Indian Journal of Public Health

ORIGINAL ARTICLE
Year
: 2019  |  Volume : 63  |  Issue : 5  |  Page : 9--14

A multicentric community survey on animal exposures among humans in India


NR Ramesh Masthi1, BS Pradeep2, Gangaboraiah Bilagumba3,  
1 Professor, Department of Community Medicine, Kempegowda Institute of Medical Sciences, Bengaluru, Karnataka, India
2 Additional Professor, Department of Epidemiology, Centre for Public Health, NIMHANS, Bengaluru, Karnataka, India
3 Former Professor, Department of Community Medicine, Kempegowda Institute of Medical Sciences, Bengaluru, Karnataka, India

Correspondence Address:
B S Pradeep
Additional Professor, Department of Epidemiology, Centre for Public Health, NIMHANS, Bengaluru, Karnataka
India

Abstract

Background: Rabies is a 100% fatal disease. There are inadequate data on animal exposures and rabies postexposure prophylaxis (PEP) from community-based field surveys in India. Objectives: The main objective of the study is to estimate the incidence of animal exposures (bite, scratch, or lick) in the study population and to describe the rabies PEP among the cases. Methods: A descriptive survey was conducted in seven states of India between July and November, 2017. In each state, multistage sampling methodology was followed for selection of district, taluka/tehsil, block, and clusters within the block. The primary sampling unit was a household (HH). A case was a patient with animal exposure (bite, scratch, or lick) in the last 1 year from the date of survey. The animal exposure was categorized based on the WHO guidelines (Category-I, Category-II, and Category-III). The patients with the history of multiple animal exposures any time during the survey period was considered as a single case. Results: A total of 1012 HHs were surveyed covering a population of 4294. 3016 (70.2%) participants were from rural settings and 1278 (29.8%) were living in urban settings. 2181 (50.8%) participants were male and 2113 (49.2%) were female. The annual incidence of animal exposure was 1.26% (confidence interval [CI]: 0.93%–1.59%). The annual incidence in urban setting was 1.33% (0.70 - 1.96) and rural settings were 1.23% (CI: 0.84 - 1.62). Majority (68.5%) of the cases were from rural settings, 61.2% of the cases were in the age group of 15–60 years. Among the 43 cases who had received PEP, 21 had Category-II exposures, of whom 66.7% had completed vaccination with either five doses intramuscular or four doses intradermal route. Similarly, 22 had Category-III exposures and only 4 (18.2%) cases had received rabies immunoglobulin and completed rabies vaccination. Six ( 11.1%) cases did not receive PEP. There was no report of human rabies case. Conclusion: The incidence of animal exposure was 1.26%. Rabies PEP in the cases was not satisfactory.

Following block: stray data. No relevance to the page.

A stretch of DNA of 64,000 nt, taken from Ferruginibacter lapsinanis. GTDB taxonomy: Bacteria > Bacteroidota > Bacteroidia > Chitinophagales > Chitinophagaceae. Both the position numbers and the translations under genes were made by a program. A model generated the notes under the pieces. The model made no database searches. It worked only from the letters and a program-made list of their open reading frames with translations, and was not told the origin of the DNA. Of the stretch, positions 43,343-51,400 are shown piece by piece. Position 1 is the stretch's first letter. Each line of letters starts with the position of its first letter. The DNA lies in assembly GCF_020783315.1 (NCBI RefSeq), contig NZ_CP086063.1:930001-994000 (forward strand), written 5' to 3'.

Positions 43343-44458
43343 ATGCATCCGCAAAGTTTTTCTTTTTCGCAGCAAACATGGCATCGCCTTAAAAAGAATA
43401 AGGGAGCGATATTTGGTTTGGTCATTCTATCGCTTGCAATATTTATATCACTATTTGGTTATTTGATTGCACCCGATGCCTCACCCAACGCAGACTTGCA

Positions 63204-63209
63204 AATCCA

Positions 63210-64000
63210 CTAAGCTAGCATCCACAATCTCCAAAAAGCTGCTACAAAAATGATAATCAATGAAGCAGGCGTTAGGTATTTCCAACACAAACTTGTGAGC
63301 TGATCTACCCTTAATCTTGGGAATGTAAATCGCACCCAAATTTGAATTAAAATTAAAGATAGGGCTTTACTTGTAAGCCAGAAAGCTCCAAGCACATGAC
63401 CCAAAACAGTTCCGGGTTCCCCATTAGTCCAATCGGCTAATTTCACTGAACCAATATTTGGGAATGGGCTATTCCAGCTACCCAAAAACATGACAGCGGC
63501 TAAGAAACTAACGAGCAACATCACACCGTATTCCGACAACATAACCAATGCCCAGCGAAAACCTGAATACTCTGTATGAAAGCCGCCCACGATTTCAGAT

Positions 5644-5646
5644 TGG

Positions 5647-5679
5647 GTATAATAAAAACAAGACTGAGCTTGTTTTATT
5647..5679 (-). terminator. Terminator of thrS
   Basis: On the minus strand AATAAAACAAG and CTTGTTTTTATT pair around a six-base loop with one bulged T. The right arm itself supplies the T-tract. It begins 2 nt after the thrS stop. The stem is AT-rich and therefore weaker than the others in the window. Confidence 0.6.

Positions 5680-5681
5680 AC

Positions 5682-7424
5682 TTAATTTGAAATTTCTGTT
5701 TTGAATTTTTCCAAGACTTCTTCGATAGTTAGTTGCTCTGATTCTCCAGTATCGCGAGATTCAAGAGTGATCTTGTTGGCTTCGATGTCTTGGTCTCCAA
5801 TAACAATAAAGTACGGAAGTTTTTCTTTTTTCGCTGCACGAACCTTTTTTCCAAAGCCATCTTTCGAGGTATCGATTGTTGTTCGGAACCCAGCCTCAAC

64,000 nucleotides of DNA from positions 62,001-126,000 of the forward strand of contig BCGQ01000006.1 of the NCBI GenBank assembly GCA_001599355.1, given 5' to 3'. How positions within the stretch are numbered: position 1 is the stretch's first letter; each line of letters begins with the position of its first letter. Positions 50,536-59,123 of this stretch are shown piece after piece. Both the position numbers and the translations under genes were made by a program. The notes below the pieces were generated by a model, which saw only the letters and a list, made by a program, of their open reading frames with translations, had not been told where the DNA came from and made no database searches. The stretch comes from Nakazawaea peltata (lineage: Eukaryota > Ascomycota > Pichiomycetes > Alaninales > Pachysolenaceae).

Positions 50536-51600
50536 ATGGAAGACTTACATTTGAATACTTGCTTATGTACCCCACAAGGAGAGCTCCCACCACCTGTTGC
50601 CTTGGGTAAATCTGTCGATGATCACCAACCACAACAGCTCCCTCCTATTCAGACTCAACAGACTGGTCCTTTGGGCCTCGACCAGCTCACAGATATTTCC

How to cite this article:
Ramesh Masthi N R, Pradeep B S, Bilagumba G. A multicentric community survey on animal exposures among humans in India.Indian J Public Health 2019;63:9-14


How to cite this URL:
Ramesh Masthi N R, Pradeep B S, Bilagumba G. A multicentric community survey on animal exposures among humans in India. Indian J Public Health [serial online] 2019 [cited 2019 Oct 18 ];63:9-14
Available from: http://www.ijph.in/text.asp?2019/63/5/9/267768


Full Text



 Introduction



Rabies is an acute progressive encephalitis caused by RNA viruses in the Genus Lyssavirus. The major global reservoir is the dog. Rabies has a case fatality ratio approaching 100%, the highest of any conventional infectious disease.[1] An estimated 20,000 human rabies death and 17.4 million animal bites were reported from India in 2004.[2]

Surveillance for human and animal rabies has been inadequate throughout the world, which has contributed to minimal awareness, public health prioritization, and resource allocation for rabies prevention and control.[3],[4],[5],[6],[7] The WHO states that information on the frequency of animal bite cases associated with dog/animal bite injuries are needed for more effective risk modeling assessments and inform about strategies for rabies prevention and control.[6] Domestic dogs are the principal reservoir and vector of rabies. There has been no systematic evaluation of animal bites in the entire country.

A lot of changes have taken place since the Indian Rabies Survey of 2004, such as availability of modern rabies postexposure prophylaxis (PEP), introduction of intradermal rabies vaccination, withdrawal of nerve tissue vaccines, Animal Birth Control Programme, and implementation of National Rabies Control Programme. More and more people have access to modern rabies PEP (rabies immunoglobulin [RIG] and rabies vaccination).